Magnesium (Mg) is one of the essential nutrients for higher plants. It plays an essential role in photosynthesis and many other metabolic processes. Rice (Oryza sativa L.) plants were grown in hydroponics culture at three Mg2+ levels under a greenhouse conditions to investigate the effects of different Mg concentrations on root growth, Mg uptake and some related physiological characteristics of rice. The results showed that root dry matter weight, root to shoot ratio, total root length, root activity, bleeding sap flow rate, the concentrations of total free amino acids and Mg in bleeding sap, Mg influx rate and Mg uptake rate of rice were significantly related to Mg supply levels. At low Mg2+ supply (0.05 mmol/L), rice plants partitioned larger proportion of dry matter to the roots causing to an increase of total root length and root to shoot dry weight ratio before Mg deficiency in rice leaves, which might be one of adaptive low-Mg-stress mechanisms of rice at early growth stage. Moderate Mg2+ supply (1.0 mmol/L) was able to promote plant growth and development, increase dry matter yield, and enhance root activity and bleeding sap rate as well as the total free amino acids contents. Root activity and amino-synthesized power might be restained to a certain extend by low or high levels of Mg2+ (5.0 mmol/L). The results also showed that Mg uptake, Mg concentrations in the bleeding saps, average Mg influx rate and the Mg uptake rate were significantly increased with an increase of Mg2+ concentrations in the nutrient solution.

Productivity Enhancement of Jute through Balanced Application of N, P and K. Mahapatra, B.S., Sabyasachi Mitra, Monidipta Saha, A.R. Saha, and M.K. Sinha.
Indian J. of Fertilizers 5(7):31-34&37-40&51.

The impact of balanced application of N, P and K on productivity of jute and jute based cropping systems had been evaluated. The contribution of fertiliser application to fibre yield of jute was found highest and was closely followed by weed management in farmer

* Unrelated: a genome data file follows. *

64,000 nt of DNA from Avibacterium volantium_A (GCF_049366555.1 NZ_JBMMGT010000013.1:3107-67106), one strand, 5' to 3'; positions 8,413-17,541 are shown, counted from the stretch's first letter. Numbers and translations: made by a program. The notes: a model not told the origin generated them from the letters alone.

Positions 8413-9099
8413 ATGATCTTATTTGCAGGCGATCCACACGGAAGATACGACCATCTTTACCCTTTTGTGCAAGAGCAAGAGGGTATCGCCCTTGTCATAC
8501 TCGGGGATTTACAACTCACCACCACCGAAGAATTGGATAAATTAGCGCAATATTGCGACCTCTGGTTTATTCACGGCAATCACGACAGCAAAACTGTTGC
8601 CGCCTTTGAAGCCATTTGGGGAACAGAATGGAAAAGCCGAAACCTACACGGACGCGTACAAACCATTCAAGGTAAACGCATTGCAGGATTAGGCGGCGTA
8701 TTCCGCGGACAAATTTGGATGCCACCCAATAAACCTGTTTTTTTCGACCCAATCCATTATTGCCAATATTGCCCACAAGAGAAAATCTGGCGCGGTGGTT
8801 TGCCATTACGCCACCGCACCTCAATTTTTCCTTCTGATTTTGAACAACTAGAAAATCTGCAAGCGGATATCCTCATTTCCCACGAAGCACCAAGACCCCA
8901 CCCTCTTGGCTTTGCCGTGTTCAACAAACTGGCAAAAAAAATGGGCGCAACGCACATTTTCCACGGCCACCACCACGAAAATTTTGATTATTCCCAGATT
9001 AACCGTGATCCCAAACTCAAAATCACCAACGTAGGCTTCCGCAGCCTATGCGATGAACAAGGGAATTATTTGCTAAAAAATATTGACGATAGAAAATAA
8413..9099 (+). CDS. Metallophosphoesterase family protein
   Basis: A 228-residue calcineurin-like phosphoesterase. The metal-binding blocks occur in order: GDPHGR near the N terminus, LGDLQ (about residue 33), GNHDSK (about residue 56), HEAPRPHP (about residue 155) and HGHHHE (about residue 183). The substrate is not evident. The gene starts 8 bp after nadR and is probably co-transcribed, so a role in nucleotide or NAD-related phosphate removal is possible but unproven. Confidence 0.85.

Potassium Dynamics in Root-Zone and Non Root-Zone in Yellow Cinnamon Soil with Paddy-Upland Rotation. Li, X.K., J.W. Lu, L.S. Wu, F. Chen, R.H. Cong, Z.W. Liao, and C.C. Jiang.
Plant Nutrition and Fertilizer Science 15(4):850-856 (2009), Chinese.

Potassium dynamics in the root-zone and the non root-zone in yellow cinnamon soil with a rapeseed-rice rotation system was studied through a rhizobox device to provide evidence for research on soil K supplying mechanism and reasonable control of rhizosphere nutrition. The results show that soil water soluble K and exchangeable K in the root-zone are reduced at early stage of rapeseed growth under the rapeseed-rice rotation. Along with rapeseed growth and K uptake, soil non-exchangeable K in the root-zone are also decreased significantly. Soil water soluble K in the inner (0-20 mm), middle (20-40 mm) and outer (40-60 mm) parts of the non root-zone are moved forward to the root-zone. Soil exchangeable K and non-exchangeable K are transformed to water soluble K and decreased gradually. In the early stage of rice growth, water-log cultivating practice promotes the diffusion of soil water soluble K from the non root-zone to the root-zone and transition of exchangeable K to water soluble K. Along with the growth of rice and more K uptake, soil non-exchangeable K in each part is decreased significantly, while soil water soluble K and exchangeable K are not decreased. These results indicate that K uptake by crops is mainly contributed by the root-zone, and K in the non root-zone can be moved to the root zone gradually depending on the distance. Within the rotation system, soil non-exchangeable K is the main potassium source, followed by soil exchangeable K and water soluble K.

Effects of Long-Term Potassium Application on Q/I Relationship of Potassium in Soil Under Wheat-Corn Cropping System. Zhang, H.M., M.G. Xu, B.R. Wang, S.M. Huang, and X.Y. Yang.